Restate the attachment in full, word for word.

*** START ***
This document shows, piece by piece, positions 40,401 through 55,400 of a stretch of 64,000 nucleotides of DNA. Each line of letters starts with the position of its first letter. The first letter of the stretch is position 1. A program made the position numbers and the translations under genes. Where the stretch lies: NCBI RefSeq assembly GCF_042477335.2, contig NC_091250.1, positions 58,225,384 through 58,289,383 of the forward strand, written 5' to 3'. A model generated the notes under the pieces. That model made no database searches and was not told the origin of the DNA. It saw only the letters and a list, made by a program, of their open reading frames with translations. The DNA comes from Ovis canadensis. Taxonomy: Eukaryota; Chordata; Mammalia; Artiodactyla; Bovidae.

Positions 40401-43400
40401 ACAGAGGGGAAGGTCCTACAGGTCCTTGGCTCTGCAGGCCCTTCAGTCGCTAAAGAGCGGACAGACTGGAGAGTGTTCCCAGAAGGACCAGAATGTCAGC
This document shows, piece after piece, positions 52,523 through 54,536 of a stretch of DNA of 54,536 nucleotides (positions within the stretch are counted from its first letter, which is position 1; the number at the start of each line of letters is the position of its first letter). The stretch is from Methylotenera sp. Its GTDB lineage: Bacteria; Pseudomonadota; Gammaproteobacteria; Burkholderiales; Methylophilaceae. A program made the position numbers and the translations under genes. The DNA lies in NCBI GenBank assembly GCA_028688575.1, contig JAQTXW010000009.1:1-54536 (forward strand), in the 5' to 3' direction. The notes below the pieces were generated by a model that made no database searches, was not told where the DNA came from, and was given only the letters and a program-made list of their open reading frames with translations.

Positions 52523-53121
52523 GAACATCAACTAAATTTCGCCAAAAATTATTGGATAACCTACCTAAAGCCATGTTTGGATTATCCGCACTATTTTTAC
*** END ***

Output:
This document shows, piece by piece, positions 40,401 through 55,400 of a stretch of 64,000 nucleotides of DNA. Each line of letters starts with the position of its first letter. The first letter of the stretch is position 1. A program made the position numbers and the translations under genes. Where the stretch lies: NCBI RefSeq assembly GCF_042477335.2, contig NC_091250.1, positions 58,225,384 through 58,289,383 of the forward strand, written 5' to 3'. A model generated the notes under the pieces. That model made no database searches and was not told the origin of the DNA. It saw only the letters and a list, made by a program, of their open reading frames with translations. The DNA comes from Ovis canadensis. Taxonomy: Eukaryota; Chordata; Mammalia; Artiodactyla; Bovidae.

Positions 40401-43400
40401 ACAGAGGGGAAGGTCCTACAGGTCCTTGGCTCTGCAGGCCCTTCAGTCGCTAAAGAGCGGACAGACTGGAGAGTGTTCCCAGAAGGACCAGAATGTCAGC
This document shows, piece after piece, positions 52,523 through 54,536 of a stretch of DNA of 54,536 nucleotides (positions within the stretch are counted from its first letter, which is position 1; the number at the start of each line of letters is the position of its first letter). The stretch is from Methylotenera sp. Its GTDB lineage: Bacteria; Pseudomonadota; Gammaproteobacteria; Burkholderiales; Methylophilaceae. A program made the position numbers and the translations under genes. The DNA lies in NCBI GenBank assembly GCA_028688575.1, contig JAQTXW010000009.1:1-54536 (forward strand), in the 5' to 3' direction. The notes below the pieces were generated by a model that made no database searches, was not told where the DNA came from, and was given only the letters and a program-made list of their open reading frames with translations.

Positions 52523-53121
52523 GAACATCAACTAAATTTCGCCAAAAATTATTGGATAACCTACCTAAAGCCATGTTTGGATTATCCGCACTATTTTTAC